‘The Visitor,’ Not to be Underestimated, Extended at The Public
The Visitor, is a haunting musical based on Thomas McCarthy’s resonant, titular, award-winning film (2007). In its World Premiere, The Visitor has been extended at The Public Theater, and is ending December 5th, 2021. That we are able to see it at all, given the pandemic which made New York City the global epicenter of death, shuttering theater for months, is nothing short of miraculous.
The egregious hell of the previous administration, including its threatened overthrow of the nation led by the former president and white supremacists who oppose immigration and the constitutional rule of law, may influence one toward a jaded view of The Visitor as woefully “uncurrent.” Some critics suggested this. Indeed, that is dismissive of the musical’s inherent hope, goodness and prescience. Not to view it through the proper lens of historical time would be as limiting as the unjust institutions and failed immigration policies that the production thematically indicts.
The Visitor, acutely directed by Daniel Sullivan, takes place after 2001 during the administration of President George W. Bush Jr., when certain groups viewed Muslim immigrants as possible terrorists. The period 2001-2007 was a less divisive time in the nation, but our failed immigration policies did stagnate and worsen, setting us up for future debacles and the growth of white domestic terrorism. Nevertheless, if one’s sensibilities are too upended by the traumas of the Trump administration to enjoy the musical without keeping the 2001-2007 time period in mind, the themes and the human core of this work by Tom Kitt (music), Brian Yorkey (lyrics), Kwame Kwei-Armah & Brian Yorkey (book), will be overlooked and given short shrift.
The themes are relayed principally through the relationships established between white college professor Walter (David Hyde Pierce in an emotional and effecting portrayal), Syrian Tarek (the likeable Ahmad Maksoud), and his girlfriend from Senegal, Zainab (the golden voiced Alysha Deslorieux). Believing Walter’s Manhattan apartment has been vacated, Tarek and Zainab, tricked by an “Ivan,” have been staying there without Walter’s knowledge. What occurs after Walter discovers their presence, takes us back to a time before Donald Trump’s inhumane immigration policies, Republican party nihilism and Democratic governors’ establishment of sanctuary cities to protect the undocumented and waiting asylum seekers.
The opening numbers (“Prologue,” “Wake Up,” “Voices Through a Window”), establish why Walter is amenable to not behaving like a guard dog (who would note Zainab’s accent and Tarek’s swarthy looks), and immediately call the police to arrest the couple. Walter is a professor, not law enforcement. However, Zainab sees the precariousness of their situation and with passion mitigates their mistake (Zainab’s Apology”). After they leave, Walter finds Zainab’s sketch pad and runs after them. What results is an act of hospitality and generosity, as he allows the couple to stay until they find somewhere else to go.
Walter’s state of mind, character, background and the loss of his wife and emotional destitution prompt this irregular action. On the couple’s part, Zainab, who has been through an undocumented female’s hell which we later discover (“Bound for America”), doesn’t trust Walter and presses Tarek to leave, despite their desperate circumstances. David Hyde Pierce, a consummate actor whose Walter floats like a ghost without any sense of purpose, mission or happiness, sparks to interest identifying with the couple’s romantic love (“Tarek and Zainab,”). He wants to trust in their goodness and decency because he has already lost everything worth anything to him and he has nothing left to lose.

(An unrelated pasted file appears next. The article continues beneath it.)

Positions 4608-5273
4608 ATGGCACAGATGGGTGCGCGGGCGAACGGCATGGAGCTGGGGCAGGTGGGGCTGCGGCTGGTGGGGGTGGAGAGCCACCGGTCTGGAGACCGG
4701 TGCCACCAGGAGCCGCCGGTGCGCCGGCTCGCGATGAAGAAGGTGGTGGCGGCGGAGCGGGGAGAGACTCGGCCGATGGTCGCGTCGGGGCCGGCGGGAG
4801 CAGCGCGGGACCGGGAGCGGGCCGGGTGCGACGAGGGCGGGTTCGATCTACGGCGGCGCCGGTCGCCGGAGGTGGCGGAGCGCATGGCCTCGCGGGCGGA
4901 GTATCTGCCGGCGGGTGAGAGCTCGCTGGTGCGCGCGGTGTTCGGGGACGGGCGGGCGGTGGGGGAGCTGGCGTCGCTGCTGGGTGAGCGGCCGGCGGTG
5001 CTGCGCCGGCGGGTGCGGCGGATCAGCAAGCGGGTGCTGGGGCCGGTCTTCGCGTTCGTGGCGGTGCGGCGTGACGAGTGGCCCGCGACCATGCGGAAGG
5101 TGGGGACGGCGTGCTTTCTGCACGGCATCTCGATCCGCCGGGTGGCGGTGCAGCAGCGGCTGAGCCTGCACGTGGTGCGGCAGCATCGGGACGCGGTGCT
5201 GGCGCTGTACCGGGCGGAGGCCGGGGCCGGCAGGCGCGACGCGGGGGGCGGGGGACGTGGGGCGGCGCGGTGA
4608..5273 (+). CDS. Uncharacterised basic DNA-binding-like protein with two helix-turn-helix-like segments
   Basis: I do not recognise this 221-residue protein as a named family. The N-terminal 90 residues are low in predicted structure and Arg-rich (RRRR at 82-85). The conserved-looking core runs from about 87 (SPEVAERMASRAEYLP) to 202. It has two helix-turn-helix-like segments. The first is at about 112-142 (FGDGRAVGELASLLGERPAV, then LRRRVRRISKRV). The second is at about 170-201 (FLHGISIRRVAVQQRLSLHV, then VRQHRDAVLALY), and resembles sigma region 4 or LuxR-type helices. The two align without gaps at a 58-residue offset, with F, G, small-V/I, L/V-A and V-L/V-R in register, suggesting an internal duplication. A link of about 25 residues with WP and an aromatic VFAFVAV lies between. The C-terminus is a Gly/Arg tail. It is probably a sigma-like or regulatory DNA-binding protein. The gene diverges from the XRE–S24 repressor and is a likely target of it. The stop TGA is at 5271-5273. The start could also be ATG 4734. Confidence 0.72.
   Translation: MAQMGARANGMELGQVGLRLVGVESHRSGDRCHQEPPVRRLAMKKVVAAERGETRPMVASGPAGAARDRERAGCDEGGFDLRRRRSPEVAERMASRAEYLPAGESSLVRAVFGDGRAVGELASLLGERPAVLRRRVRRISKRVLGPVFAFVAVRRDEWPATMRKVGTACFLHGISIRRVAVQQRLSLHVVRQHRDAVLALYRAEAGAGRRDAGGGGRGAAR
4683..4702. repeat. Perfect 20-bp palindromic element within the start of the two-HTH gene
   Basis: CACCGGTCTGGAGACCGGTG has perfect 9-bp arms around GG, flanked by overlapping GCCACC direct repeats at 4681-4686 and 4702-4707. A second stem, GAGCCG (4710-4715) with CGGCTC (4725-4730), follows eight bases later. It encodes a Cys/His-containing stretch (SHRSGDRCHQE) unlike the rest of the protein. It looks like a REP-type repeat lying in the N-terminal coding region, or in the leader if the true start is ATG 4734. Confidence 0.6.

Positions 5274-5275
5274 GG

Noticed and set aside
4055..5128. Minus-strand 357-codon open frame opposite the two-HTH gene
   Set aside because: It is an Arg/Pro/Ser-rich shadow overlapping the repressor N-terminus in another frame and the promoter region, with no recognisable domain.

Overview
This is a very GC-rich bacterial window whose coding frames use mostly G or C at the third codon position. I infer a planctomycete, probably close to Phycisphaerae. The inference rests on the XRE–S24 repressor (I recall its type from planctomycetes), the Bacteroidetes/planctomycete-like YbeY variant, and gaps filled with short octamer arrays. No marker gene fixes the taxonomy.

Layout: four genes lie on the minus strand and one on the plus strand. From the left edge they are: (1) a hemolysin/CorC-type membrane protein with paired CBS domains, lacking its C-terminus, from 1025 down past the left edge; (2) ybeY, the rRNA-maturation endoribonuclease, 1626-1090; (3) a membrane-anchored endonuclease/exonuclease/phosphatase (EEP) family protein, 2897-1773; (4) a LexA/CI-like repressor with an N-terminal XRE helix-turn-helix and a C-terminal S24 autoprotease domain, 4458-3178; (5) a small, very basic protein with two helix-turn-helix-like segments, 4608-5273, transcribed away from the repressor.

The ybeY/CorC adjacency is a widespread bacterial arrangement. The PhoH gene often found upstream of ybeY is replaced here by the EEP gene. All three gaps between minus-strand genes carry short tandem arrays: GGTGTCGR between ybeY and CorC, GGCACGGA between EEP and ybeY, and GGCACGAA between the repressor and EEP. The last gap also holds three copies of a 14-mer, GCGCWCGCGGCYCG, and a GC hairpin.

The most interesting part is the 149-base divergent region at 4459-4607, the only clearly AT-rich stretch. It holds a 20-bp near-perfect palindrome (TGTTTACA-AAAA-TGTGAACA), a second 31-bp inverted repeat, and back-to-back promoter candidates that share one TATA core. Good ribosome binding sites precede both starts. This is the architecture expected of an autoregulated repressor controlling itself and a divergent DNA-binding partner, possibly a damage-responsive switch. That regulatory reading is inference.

Walter, Tarek and Zainab take this incredible risk because of their overwhelming needs. All are visitors to this land of human decency which they extend to each other with hope and a faith that grows and changes their lives. When Tarek teaches Walter how to play one of his djembes (a goblet drum played with bare hands that originated in West Africa), and takes him to the park to play with others (the incredible “Drum Circle”), a bond is formed that will never be broken.
The production’s music (thanks to Rick Edinger, Emily Whitaker, musicians and the entire music team), solidifies the themes of friendship, unity, empathy, humanity. Significantly, the music suggests another vital theme. It is through our cultural differences via artistic soul expression, that the commonality among all of us may best be found. These themes, during what appears to be the height of racism and white supremacy in our nation today must be affirmed more than ever. The Visitor does this with subtlety like a grand slam in bridge played with three cool finesses.
At the first turning point in the production, the center starts to give way. Though Walter tries to advocate for the inaccuracy of the transit cops’ charges, Tarek is arrested for “jumping” a subway turn style after he pays but can’t fit himself and his drum through it. The cops’ action underscores the inequity of the justice system. If he were white, they probably wouldn’t arrest him. The cops find it “inconvenient” to believe Tarek’s explanation. Nor do they follow Walter’s advice to check his card to verify Tarek’s truthfulness.
Discovering Tarek is undocumented, they put him in a detention center in Queens. Feeling responsible for Tarek’s situation, Walter hires an attorney, visits Tarek and keeps Zainab encouraged. It is in the detention center that we note the cruelty toward the undocumented, who are treated as criminals, though they are asylum seekers and willing to work for a better life for themselves. The music, lyrics and Lorin Latarro’s choreography, especially in “World Between Two Worlds” sung by Tarek, Walter and the Ensemble are superbly expressive, heart-wrenching and powerful.